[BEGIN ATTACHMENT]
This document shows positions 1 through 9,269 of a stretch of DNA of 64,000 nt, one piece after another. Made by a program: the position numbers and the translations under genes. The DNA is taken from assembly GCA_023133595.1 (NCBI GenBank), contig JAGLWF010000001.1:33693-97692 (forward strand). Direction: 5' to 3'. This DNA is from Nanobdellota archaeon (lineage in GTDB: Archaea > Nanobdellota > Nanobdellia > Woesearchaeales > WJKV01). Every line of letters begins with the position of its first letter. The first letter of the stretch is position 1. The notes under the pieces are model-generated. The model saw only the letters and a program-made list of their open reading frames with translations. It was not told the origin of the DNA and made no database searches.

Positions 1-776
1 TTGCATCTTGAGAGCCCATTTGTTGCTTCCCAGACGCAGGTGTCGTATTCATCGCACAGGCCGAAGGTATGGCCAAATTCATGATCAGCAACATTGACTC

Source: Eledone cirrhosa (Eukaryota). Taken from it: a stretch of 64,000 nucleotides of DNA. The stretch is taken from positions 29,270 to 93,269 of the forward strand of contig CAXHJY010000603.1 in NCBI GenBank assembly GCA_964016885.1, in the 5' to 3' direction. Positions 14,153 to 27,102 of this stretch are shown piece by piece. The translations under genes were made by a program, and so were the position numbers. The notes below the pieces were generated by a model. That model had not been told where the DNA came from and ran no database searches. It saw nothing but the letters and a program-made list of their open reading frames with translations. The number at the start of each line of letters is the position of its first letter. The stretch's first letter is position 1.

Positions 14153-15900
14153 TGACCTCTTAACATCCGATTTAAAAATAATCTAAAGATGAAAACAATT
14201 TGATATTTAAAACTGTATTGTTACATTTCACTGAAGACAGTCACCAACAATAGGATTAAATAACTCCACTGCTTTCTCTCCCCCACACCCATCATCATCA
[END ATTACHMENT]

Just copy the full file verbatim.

This document shows positions 1 through 9,269 of a stretch of DNA of 64,000 nt, one piece after another. Made by a program: the position numbers and the translations under genes. The DNA is taken from assembly GCA_023133595.1 (NCBI GenBank), contig JAGLWF010000001.1:33693-97692 (forward strand). Direction: 5' to 3'. This DNA is from Nanobdellota archaeon (lineage in GTDB: Archaea > Nanobdellota > Nanobdellia > Woesearchaeales > WJKV01). Every line of letters begins with the position of its first letter. The first letter of the stretch is position 1. The notes under the pieces are model-generated. The model saw only the letters and a program-made list of their open reading frames with translations. It was not told the origin of the DNA and made no database searches.

Positions 1-776
1 TTGCATCTTGAGAGCCCATTTGTTGCTTCCCAGACGCAGGTGTCGTATTCATCGCACAGGCCGAAGGTATGGCCAAATTCATGATCAGCAACATTGACTC

Source: Eledone cirrhosa (Eukaryota). Taken from it: a stretch of 64,000 nucleotides of DNA. The stretch is taken from positions 29,270 to 93,269 of the forward strand of contig CAXHJY010000603.1 in NCBI GenBank assembly GCA_964016885.1, in the 5' to 3' direction. Positions 14,153 to 27,102 of this stretch are shown piece by piece. The translations under genes were made by a program, and so were the position numbers. The notes below the pieces were generated by a model. That model had not been told where the DNA came from and ran no database searches. It saw nothing but the letters and a program-made list of their open reading frames with translations. The number at the start of each line of letters is the position of its first letter. The stretch's first letter is position 1.

Positions 14153-15900
14153 TGACCTCTTAACATCCGATTTAAAAATAATCTAAAGATGAAAACAATT
14201 TGATATTTAAAACTGTATTGTTACATTTCACTGAAGACAGTCACCAACAATAGGATTAAATAACTCCACTGCTTTCTCTCCCCCACACCCATCATCATCA